Nepa cinerea, the Water Scorpion, is a widespread species occurring throughout the UK in a variety of aquatic habitats, but usually in shallow water among vegetation. It overwinters as an adult and mating occurs during April and May. Eggs are laid in vegetation just beneath the surface of the water and take 3 to 4 weeks to mature. Nymphs pass through 5 instars (growth stages) and give rise to adults by about mid-August. N. cinerea is a predator and uses its powerful front legs to catch small fish, fly larvae, the larvae of other water bugs and many other aquatic animals. The scorpion-like tail is a harmless breathing tube which acts rather like a snorkel in shallow water habitats, carrying air to the spiracles on the abdomen. Fully developed hind wings are present beneath the wing cases and N. cinerea is able to fly to new habitats, but most individuals are incapable of flight because of under-developed flight muscles. Variation in wing muscle development is fairly common in bugs and other insects and depends on the benefits of migration versus the benefits of using the energy that would have been used on flight muscle for other purposes, such as reproduction.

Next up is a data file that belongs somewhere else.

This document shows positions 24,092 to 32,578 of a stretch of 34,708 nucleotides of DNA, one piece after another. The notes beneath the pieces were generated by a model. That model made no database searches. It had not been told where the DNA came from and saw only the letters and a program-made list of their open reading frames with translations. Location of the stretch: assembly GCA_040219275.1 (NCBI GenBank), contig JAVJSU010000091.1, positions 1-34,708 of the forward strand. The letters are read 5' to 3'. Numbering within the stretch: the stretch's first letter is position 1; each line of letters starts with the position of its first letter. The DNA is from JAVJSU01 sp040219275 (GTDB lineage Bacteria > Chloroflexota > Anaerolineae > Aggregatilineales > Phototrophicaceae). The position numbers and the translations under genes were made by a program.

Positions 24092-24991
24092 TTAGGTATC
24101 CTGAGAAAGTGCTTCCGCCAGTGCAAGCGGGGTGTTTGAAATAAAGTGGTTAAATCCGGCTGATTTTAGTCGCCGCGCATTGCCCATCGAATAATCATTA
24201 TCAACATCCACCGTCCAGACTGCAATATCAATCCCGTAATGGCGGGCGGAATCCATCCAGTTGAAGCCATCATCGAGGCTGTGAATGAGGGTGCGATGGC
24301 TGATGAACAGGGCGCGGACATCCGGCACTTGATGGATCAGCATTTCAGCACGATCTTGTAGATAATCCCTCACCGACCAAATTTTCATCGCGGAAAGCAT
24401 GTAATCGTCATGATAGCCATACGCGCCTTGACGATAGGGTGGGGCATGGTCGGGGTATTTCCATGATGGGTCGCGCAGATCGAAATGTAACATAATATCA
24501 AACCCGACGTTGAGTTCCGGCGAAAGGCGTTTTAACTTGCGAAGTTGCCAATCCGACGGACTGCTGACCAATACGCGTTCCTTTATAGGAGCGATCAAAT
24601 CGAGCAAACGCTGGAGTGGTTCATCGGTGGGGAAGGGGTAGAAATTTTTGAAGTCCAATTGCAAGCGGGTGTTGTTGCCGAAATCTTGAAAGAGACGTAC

The map is based on records from NBN Gateway, with yellow dots showing pre 1990 records, reds dots 1990 – 2015 records and red on yellow dots overlapping records. A widespread species in the UK, also found throughout Ireland.
Identification of Nepa cinerea is straightforward as it is such a distinctive species. It is about 2 cm in length, 3 cm including the tail. The only other member of the Nepidae found in Britain is the water stick insect, Ranatra linearis.